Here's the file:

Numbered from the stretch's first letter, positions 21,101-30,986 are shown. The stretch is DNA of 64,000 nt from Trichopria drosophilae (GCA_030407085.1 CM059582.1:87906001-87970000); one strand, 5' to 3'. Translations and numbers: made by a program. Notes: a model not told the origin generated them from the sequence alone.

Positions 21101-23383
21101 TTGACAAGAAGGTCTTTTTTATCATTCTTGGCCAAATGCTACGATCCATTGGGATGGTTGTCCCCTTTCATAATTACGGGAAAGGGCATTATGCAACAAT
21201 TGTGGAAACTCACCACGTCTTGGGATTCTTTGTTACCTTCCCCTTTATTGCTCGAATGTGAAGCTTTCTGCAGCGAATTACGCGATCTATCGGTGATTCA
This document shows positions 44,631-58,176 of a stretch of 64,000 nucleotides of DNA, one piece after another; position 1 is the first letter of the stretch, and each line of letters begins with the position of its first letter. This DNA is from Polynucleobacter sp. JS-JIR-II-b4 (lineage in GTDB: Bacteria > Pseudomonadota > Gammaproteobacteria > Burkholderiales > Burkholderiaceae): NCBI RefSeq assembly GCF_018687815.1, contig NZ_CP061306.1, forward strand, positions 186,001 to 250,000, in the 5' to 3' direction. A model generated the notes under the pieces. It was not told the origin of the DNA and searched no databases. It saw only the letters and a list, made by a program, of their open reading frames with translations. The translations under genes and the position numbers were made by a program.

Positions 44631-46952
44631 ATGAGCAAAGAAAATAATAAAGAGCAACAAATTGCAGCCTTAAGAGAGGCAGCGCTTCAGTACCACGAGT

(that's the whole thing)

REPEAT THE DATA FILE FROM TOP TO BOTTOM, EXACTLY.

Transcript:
Numbered from the stretch's first letter, positions 21,101-30,986 are shown. The stretch is DNA of 64,000 nt from Trichopria drosophilae (GCA_030407085.1 CM059582.1:87906001-87970000); one strand, 5' to 3'. Translations and numbers: made by a program. Notes: a model not told the origin generated them from the sequence alone.

Positions 21101-23383
21101 TTGACAAGAAGGTCTTTTTTATCATTCTTGGCCAAATGCTACGATCCATTGGGATGGTTGTCCCCTTTCATAATTACGGGAAAGGGCATTATGCAACAAT
21201 TGTGGAAACTCACCACGTCTTGGGATTCTTTGTTACCTTCCCCTTTATTGCTCGAATGTGAAGCTTTCTGCAGCGAATTACGCGATCTATCGGTGATTCA
This document shows positions 44,631-58,176 of a stretch of 64,000 nucleotides of DNA, one piece after another; position 1 is the first letter of the stretch, and each line of letters begins with the position of its first letter. This DNA is from Polynucleobacter sp. JS-JIR-II-b4 (lineage in GTDB: Bacteria > Pseudomonadota > Gammaproteobacteria > Burkholderiales > Burkholderiaceae): NCBI RefSeq assembly GCF_018687815.1, contig NZ_CP061306.1, forward strand, positions 186,001 to 250,000, in the 5' to 3' direction. A model generated the notes under the pieces. It was not told the origin of the DNA and searched no databases. It saw only the letters and a list, made by a program, of their open reading frames with translations. The translations under genes and the position numbers were made by a program.

Positions 44631-46952
44631 ATGAGCAAAGAAAATAATAAAGAGCAACAAATTGCAGCCTTAAGAGAGGCAGCGCTTCAGTACCACGAGT